NUMBER 4A tree grows in D.C. That set is dominated by a very large and meaningful oak tree that grows tall and encompasses the entire air space. “The oak tree is very important in any native garden,” Zacarías said. “They have the most biodiversity of any tree species.” The tree is a source of conflict between the couples because one of them loves the tree, while the other does not — and its branches are growing over into their yard. “On the page, it would seem that the tree is situated between the two houses, just on one side of the property line — but you can't put a big tree in the middle of a stage in the round because of the sightline problems that would create," Orzolek said. So she positioned the trunk in one of the Space Theatre’s five “voms” (or actor entranceways). “In order for the tree to reach all the way across the theatre, it just kept getting taller and longer and wider,” Orzolek said. "It goes up and then comes back down. It's 24 feet tall and 30 feet wide.” How did they do it? “That's the magic of theatre," she said. And we will show you some of that magic in the coming days with a special DCPA NewsCenter video devoted to the making of the tree. Stay tuned. 

NUMBER 5Let's grow together. Zacarías wrote Native Gardens before the 2016 election, and it will be one of the 10 most performed plays in America this season. “I feel the reason this play is being done in so many cities right now is because it gives your community, whether you are on the left or the right, a chance to laugh at yourself and remember that we are all part of a bigger microcosm," she said. "This play doesn't solve all the world's problems, but it does allow us to analyze what we can do to be a better neighbor — which is a question I think a lot of us are wrestling with right now.”

John Moore was named one of the 12 most influential theater critics in the U.S by American Theatre Magazine in 2011. He has since taken a groundbreaking position as the Denver Center's Senior Arts Journalist.

More Colorado theatre coverage on the DCPA NewsCenter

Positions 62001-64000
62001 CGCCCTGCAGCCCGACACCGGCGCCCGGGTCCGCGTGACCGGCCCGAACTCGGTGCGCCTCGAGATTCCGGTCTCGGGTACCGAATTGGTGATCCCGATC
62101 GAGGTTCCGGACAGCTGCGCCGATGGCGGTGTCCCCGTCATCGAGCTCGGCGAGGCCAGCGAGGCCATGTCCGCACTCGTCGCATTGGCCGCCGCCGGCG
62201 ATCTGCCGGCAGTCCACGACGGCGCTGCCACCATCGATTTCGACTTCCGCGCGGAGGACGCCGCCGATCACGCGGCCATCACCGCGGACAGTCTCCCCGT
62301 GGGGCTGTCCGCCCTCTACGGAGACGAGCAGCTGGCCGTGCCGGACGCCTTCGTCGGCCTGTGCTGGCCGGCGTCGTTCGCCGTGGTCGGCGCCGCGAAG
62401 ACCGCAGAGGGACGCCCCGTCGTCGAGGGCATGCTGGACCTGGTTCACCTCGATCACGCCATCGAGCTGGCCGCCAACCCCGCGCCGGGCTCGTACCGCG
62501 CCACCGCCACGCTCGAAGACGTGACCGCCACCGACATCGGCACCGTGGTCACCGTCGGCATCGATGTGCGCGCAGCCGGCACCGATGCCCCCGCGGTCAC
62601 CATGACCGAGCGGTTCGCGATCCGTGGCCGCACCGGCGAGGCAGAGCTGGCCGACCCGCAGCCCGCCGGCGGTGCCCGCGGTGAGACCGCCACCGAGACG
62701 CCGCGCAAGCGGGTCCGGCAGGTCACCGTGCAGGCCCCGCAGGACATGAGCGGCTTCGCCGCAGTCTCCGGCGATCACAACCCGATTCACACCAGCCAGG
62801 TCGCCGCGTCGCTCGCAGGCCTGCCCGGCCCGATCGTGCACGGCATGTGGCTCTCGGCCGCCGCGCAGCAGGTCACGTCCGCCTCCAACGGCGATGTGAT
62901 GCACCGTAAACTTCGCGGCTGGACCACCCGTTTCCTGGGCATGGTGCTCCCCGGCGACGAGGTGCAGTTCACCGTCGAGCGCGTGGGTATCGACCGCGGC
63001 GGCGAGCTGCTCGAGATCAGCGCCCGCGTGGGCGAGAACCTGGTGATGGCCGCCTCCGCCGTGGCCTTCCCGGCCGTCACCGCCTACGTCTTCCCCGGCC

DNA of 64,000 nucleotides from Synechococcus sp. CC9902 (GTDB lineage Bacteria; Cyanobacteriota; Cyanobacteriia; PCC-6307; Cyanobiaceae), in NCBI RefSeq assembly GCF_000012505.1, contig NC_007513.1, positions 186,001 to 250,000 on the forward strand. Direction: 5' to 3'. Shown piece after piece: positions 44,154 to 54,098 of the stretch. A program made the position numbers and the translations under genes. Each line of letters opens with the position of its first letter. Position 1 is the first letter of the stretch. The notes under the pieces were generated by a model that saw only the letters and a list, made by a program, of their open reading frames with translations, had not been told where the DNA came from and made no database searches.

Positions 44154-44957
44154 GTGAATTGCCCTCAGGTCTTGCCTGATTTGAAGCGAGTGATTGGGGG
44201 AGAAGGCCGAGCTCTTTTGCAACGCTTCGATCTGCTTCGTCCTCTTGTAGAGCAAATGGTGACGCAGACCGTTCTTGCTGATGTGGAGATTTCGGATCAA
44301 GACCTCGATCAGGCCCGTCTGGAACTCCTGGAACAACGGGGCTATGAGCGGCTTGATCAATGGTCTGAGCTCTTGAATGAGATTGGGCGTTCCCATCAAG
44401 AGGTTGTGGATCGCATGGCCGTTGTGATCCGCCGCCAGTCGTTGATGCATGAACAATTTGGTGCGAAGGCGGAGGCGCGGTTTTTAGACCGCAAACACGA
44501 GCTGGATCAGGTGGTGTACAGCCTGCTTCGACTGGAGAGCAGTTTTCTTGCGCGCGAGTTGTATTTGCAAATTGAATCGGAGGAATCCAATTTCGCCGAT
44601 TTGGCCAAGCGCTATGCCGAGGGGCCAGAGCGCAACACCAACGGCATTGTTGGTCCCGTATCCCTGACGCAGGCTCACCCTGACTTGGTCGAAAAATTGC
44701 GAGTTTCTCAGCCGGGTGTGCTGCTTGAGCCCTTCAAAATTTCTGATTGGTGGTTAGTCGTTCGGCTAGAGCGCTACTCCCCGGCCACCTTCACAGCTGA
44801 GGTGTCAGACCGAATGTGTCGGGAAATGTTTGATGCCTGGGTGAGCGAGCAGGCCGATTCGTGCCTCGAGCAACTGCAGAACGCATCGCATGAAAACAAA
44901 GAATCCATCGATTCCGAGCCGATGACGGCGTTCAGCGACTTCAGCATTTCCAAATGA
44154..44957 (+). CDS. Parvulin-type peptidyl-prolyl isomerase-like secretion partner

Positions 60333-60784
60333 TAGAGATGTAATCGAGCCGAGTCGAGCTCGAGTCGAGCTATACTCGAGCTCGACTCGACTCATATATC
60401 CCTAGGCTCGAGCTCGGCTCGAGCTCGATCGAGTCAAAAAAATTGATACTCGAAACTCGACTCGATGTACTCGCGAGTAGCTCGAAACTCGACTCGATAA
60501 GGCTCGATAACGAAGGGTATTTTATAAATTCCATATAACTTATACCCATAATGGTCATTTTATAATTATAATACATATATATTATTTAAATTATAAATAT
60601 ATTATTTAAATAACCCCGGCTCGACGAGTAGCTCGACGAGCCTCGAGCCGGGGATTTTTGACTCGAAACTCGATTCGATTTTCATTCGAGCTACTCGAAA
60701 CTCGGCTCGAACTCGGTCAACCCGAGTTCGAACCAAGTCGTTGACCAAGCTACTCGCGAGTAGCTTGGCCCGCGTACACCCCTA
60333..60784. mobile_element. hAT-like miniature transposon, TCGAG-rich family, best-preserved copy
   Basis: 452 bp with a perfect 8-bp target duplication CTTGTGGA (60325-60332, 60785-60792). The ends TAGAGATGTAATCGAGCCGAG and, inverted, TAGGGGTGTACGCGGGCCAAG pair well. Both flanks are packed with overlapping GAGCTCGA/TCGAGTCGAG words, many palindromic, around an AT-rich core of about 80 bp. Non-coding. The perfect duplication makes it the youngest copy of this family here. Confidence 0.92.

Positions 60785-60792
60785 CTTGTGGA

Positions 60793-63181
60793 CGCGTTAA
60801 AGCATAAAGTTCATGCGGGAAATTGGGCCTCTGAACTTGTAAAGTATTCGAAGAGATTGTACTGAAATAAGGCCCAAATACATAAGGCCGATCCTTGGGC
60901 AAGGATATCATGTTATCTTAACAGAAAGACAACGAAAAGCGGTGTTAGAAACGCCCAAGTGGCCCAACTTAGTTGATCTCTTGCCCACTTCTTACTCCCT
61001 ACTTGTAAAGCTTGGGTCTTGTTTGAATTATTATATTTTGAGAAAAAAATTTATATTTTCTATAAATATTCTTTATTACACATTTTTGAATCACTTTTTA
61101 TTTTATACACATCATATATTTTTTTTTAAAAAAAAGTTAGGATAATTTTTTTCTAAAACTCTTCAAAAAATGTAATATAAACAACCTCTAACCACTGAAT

NATIVE GARDENS Perspectives. Photo by John MooreFrom left: Actor John Ahlin,  Director of New Play Development Doug Langworthy, playwright Karen Zacarías, Scenic Designer Lisa Orzolek, Costume Designer Raquel Barreto and actors Mariana Fernández and Jordan Baker. Photo by John Moore.

Native Gardens: Ticket information
NativeGardens_show_thumbnail_160x160Dealing with neighbors can be thorny, especially for Pablo and Tania, a young Latino couple who have just moved into a well-established D.C. neighborhood. Though Frank and Virgina have the best intentions for making the new couple feel welcome next door, their newly budding friendship is tested when they realize their shared property line isn’t where it’s supposed to be. Frank is afraid of losing his prized garden, Pablo wants what is legally his, Tania has a pregnancy and a thesis she’d rather be worrying about, and Virginia just wants some peace. But until they address the real roots of their problems, it’s all-out war in this heartfelt play about the lines that divide us and those that connect us.

  • Presented by the DCPA Theatre Company
  • Performances Through May 6
  • SpaceTheatre, Denver Performing Arts Complex
  • Call 303-893-4100 or BUY ONLINE
Previous NewsCenter coverage of Native Gardens:
Photos, cast list: Native Gardens draws line in the soil
Meet Jordan Baker: 'It’s hard to listen when the message is a brick'

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ABOUT THE EDITOR
John Moore
John Moore
Award-winning arts journalist John Moore has recently taken a groundbreaking new position as the DCPA’s Senior Arts Journalist. With The Denver Post, he was named one of the 12 most influential theater critics in the US by American Theatre Magazine. He is the founder of the Denver Actors Fund, a nonprofit that raises money for local artists in medical need. John is a native of Arvada and attended Regis Jesuit High School and the University of Colorado at Boulder. Follow him on Twitter @moorejohn.